April 18 2014 Latest news:
By richard wheeler
Friday, August 24, 2012
Seven members of a parish council resigned en masse today - with four linking their decision to the actions of a newly elected member.
Salhouse Parish Council is legally not allowed to meet or make decisions as it no longer has enough councillors.
Stephen Heard, chairman of Stop Norwich Urbanisation (Snub), picked up 238 votes to defeat Lynn Fielder, who received 199 votes, in a by-election for a vacant seat on Thursday night. The turnout was 34.6pc.
But Mr Heard is now serving alongside just two other councillors after chairman Robert Cooper, vice-chairman Kerry Robbins, Peter Jefford, Paul Peck, Stephen Piper, Jenny Rose and Susan Simpson resigned.
Snub stated it forced a by-election, which costs around £2,000, to gauge the feelings on “important issues”, including the joint core strategy (JCS). The campaign group successfully challenged part of the document, which maps out how 37,000 properties could be built in the Norwich area, in the High Court.
Mr Cooper, Mr Piper, Mrs Rose and Mrs Simpson, in a joint-statement, said their “difficult” decision was prompted by Snub’s actions to secure support from Salhouse Parish Council for its legal challenge against the JCS, among other reasons.
They continued: “As Salhouse parish councillors, we are not prepared to allow parishioners to be held to ‘financial ransom’ with the potential threat of repeated by-elections.
“We are also not prepared for the parish council to be intimidated by the Snub campaign group, whose sole purpose appears to be to waste as much of the council’s time and parishioners’ precept by its ‘vendetta’ against Salhouse Parish Council.”
Yesterday’s poll was the first for several years. Previous vacancies have been filled by co-option, a national policy which allows parishes to interview nominees and make selections without the need for election.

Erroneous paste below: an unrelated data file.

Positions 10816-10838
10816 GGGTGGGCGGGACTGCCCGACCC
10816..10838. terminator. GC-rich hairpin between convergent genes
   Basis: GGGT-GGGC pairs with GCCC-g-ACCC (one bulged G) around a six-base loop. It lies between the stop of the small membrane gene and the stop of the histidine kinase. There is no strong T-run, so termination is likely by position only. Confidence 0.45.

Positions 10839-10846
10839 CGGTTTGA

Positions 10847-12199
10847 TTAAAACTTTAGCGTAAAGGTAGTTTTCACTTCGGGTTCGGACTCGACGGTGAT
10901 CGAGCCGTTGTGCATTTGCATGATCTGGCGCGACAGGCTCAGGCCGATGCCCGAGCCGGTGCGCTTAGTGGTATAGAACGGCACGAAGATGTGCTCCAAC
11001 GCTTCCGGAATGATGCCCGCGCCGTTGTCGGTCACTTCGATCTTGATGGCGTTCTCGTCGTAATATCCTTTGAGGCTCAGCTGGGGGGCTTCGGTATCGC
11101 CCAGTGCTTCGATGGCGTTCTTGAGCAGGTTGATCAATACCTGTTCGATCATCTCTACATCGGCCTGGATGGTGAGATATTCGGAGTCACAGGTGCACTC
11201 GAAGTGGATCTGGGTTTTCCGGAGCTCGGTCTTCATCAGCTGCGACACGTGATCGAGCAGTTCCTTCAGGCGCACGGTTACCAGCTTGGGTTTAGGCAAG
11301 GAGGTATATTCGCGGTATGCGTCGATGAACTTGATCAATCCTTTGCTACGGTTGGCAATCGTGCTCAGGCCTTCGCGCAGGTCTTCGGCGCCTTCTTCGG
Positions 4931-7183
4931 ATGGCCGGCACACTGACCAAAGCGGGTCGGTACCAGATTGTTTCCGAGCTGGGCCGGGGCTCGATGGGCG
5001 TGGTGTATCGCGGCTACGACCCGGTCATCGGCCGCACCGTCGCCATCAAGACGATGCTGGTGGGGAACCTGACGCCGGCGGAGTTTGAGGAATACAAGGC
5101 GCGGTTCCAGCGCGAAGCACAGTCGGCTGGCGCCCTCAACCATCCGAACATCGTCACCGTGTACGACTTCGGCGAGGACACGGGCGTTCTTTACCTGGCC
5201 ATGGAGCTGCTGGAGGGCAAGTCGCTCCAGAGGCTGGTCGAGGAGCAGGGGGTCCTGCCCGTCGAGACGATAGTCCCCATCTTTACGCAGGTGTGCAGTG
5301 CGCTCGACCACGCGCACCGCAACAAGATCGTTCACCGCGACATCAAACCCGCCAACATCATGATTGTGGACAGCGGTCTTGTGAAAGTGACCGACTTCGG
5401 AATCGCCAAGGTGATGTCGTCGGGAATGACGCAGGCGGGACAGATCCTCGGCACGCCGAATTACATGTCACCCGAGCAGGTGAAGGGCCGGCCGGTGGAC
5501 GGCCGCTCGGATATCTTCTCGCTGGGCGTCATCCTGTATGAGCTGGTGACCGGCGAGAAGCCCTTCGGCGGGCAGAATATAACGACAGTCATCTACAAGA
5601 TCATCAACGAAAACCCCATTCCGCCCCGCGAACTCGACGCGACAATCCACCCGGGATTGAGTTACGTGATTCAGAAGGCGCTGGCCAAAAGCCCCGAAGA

Mr Heard was previously refused under this process in spring 2011, with his Snub links deemed to be a conflict of interest.
He refuted any suggestions Snub had intimidated Salhouse parish councillors or that his election campaign was solely on the JCS.
He added the by-election was called as people were getting frustrated by a lack of co-operation from the parish council when it came to representing parishioners views.
The four former councillors who issued a statement believed the authority was meeting the needs of residents, particularly when it came to dealing with the JCS.
Mr Heard said today: “When I first heard the resignation rumours yesterday I was aghast. I thought ‘why would they do that?’, there’s eight of them and one of me. I may have made it uncomfortable and we would have had some interesting debates but I was in the minority.”
Before today’s resignations, 10 of the 11 positions were occupied. Salhouse Parish Council needs four members to be quorate and eligible to meet.
Broadland District Council is now seeking to approve an order enabling it to keep the council functioning, which could see the area’s two district councillors helping out.
The order will me made under the Local Government Act and is expected to be approved at Broadland’s next full council meeting on September 18.
Another by-election, unrelated to today’s resignations, is already scheduled for Salhouse, with the deadline for nominees next Friday.